People age 60 and over account for 30 percent of Chinese coronavirus infections in southern China’s Guangdong province currently, China’s state-run Global Times reported Friday.
“The elderly and children account for more infected people in the latest COVID-19 [Chinese coronavirus] outbreak in South China’s Guangdong Province, among whom around 30 percent are over 60 years old, and 13 percent are under 14 years old,” the newspaper reported June 11, citing local health officials. Guangdong reported 140 cases of the Chinese coronavirus as of June 10.
“The number of infected people in this epidemic is high among the elderly and children. The oldest is 92 years old and the youngest is 1 year old,” Xu Qingfeng, the deputy director of Guangdong’s provincial health commission, told reporters at a press briefing June 11.
Roughly 10-12 percent of coronavirus patients in Guangdong’s capital, Guangzhou, “are critically ill,” Guan Xiangdong, a medical specialist working with Guangdong’s coronavirus response team, told the state-run China Central Television (CCTV) on June 10.
“The proportion is higher than in the epidemic in Wuhan, and the following 20 regional clusters that took place across China, in which the proportion was usually 2-3 percent, 5-8 percent or 8-10 percent in a few areas,” Guan told CCTV.
Wuhan is the capital of China’s central Hubei province and was the epicenter of the Chinese coronavirus pandemic. The disease was first detected in the city as early as fall 2019.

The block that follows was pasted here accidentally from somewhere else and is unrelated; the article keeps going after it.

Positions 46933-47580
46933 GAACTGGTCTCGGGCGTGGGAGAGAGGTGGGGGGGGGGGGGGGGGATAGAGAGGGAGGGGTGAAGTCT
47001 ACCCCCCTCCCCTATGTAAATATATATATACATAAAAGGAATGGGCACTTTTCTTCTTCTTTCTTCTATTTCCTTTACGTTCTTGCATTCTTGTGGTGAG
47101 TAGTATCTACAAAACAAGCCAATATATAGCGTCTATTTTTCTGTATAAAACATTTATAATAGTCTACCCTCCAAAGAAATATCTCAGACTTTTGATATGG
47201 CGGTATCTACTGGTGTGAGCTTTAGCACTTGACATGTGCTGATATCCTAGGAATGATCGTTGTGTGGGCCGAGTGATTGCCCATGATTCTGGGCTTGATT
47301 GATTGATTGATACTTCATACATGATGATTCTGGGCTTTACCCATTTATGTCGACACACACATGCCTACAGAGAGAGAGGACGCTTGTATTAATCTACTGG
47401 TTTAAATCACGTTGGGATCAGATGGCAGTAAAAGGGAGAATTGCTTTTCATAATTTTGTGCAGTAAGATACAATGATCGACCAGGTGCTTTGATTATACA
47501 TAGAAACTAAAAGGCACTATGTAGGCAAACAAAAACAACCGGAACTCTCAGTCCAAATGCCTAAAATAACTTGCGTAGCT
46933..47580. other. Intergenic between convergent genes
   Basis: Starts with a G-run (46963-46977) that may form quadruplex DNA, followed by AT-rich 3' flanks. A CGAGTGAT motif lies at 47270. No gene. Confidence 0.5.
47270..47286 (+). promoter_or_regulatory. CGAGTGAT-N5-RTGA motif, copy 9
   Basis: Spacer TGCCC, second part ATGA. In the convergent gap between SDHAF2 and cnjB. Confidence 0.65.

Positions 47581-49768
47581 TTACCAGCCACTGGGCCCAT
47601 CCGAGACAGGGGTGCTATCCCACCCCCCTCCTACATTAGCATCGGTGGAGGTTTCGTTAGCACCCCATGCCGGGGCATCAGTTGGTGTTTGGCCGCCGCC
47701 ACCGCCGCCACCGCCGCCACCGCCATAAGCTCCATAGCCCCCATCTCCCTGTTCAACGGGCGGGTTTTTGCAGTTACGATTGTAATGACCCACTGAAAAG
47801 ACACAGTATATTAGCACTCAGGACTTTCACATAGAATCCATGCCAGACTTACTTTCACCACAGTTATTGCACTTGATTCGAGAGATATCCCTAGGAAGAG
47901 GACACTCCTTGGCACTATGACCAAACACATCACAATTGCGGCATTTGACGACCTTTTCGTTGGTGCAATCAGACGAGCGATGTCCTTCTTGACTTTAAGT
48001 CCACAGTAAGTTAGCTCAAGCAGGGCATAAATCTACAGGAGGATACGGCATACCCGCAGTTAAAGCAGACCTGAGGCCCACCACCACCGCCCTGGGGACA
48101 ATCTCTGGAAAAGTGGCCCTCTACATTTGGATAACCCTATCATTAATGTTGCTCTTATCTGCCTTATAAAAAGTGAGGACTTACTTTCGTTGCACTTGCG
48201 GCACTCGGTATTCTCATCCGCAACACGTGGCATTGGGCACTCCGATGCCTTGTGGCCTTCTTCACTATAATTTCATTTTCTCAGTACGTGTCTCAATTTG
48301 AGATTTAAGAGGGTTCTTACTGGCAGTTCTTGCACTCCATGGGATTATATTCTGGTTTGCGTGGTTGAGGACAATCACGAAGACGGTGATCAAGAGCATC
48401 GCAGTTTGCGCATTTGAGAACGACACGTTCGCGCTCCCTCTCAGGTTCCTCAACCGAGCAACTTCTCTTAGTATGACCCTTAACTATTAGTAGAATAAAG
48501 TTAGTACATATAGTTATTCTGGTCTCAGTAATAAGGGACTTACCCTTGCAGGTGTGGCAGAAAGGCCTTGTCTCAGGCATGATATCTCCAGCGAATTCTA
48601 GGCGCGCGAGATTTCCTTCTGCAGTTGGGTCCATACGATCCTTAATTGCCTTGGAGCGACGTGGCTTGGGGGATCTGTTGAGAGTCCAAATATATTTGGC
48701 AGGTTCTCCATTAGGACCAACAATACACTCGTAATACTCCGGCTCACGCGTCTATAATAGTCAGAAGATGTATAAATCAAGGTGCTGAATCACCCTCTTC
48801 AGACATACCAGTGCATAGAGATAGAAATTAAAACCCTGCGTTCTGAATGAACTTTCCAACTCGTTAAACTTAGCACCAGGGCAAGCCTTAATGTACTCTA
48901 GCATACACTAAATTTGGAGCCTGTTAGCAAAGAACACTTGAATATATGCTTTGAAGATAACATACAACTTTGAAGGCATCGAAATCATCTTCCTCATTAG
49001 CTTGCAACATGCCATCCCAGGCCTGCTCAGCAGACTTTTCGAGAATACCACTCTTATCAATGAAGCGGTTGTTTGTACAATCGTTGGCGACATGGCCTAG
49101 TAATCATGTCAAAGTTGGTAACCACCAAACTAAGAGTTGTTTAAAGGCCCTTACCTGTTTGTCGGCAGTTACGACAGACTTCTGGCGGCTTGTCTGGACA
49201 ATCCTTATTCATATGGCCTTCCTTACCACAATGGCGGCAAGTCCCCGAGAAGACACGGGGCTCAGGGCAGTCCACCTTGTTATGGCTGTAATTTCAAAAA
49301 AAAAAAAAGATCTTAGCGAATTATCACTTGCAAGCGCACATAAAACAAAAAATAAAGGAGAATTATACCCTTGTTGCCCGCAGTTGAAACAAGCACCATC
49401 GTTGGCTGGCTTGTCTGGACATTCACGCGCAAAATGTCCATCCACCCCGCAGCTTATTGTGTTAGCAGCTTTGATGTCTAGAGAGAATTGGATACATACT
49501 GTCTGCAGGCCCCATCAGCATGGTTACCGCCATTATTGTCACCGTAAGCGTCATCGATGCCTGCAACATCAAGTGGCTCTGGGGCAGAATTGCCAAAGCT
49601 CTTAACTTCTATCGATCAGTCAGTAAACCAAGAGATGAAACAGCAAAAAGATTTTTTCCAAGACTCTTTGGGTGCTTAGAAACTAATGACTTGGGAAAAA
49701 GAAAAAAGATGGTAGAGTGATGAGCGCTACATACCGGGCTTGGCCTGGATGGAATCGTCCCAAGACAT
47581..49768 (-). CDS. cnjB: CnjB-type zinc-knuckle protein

Medical experts and governments worldwide have intensified demands for an impartial probe into the origins of the Chinese coronavirus in Wuhan in recent weeks after new evidence emerged supporting the theory that the virus may have escaped the Wuhan Institute of Virology, a Chinese state-run laboratory that studies coronaviruses in bats. The World Health Organization (W.H.O.) sent an expert panel to Wuhan earlier this year to investigate the Chinese coronavirus’s origins and concluded in a summary report it was “extremely unlikely” the virus leaked from a laboratory but found no evidence of any animal reservoir of the disease.
The Chinese Communist Party heavily censored the sites and data the W.H.O. was allowed access to during the long-delayed visit, causing international medical experts to question the organization’s probe as lacking the impartiality and sufficient data necessary to draw an accurate conclusion.
Police in the Chaonan district of Shantou, a city in Guangdong, arrested two people in recent days for questioning the Guangdong government’s official data on the province’s latest Chinese coronavirus outbreak, Radio Free Asia (RFA) revealed June 10, citing a report by a local newspaper.
“The Shantou Daily newspaper reported that two men were held recently under administrative detention for ‘rumor-mongering’ about the pandemic,” the U.S. government-funded RFA relayed.
“Chaonan police investigated and dealt with two rumors involving the pandemic, and the two men involved were administratively detained by the public security bureau in accordance with the law,” the Shantou Daily reported.
“One of them, surnamed Zhuang, was detained on June 1 for making ‘inappropriate comments’ on the social media platform WeChat, and held for five days for ‘spreading rumors and disrupting public order,'” according to the newspaper. “Another WeChat user surnamed Zhou was detained on June 5 for saying he had tested positive for COVID-19 [Chinese coronavirus] and sentenced to 10 days’ administrative detention.”
“You’re not allowed to tell the truth in this pandemic. If you do, and someone retweets it online, you’re finished,” a Beijing resident surnamed Liu told RFA on Thursday. “This goes to show how afraid the government is of the truth; it’s very strict now.”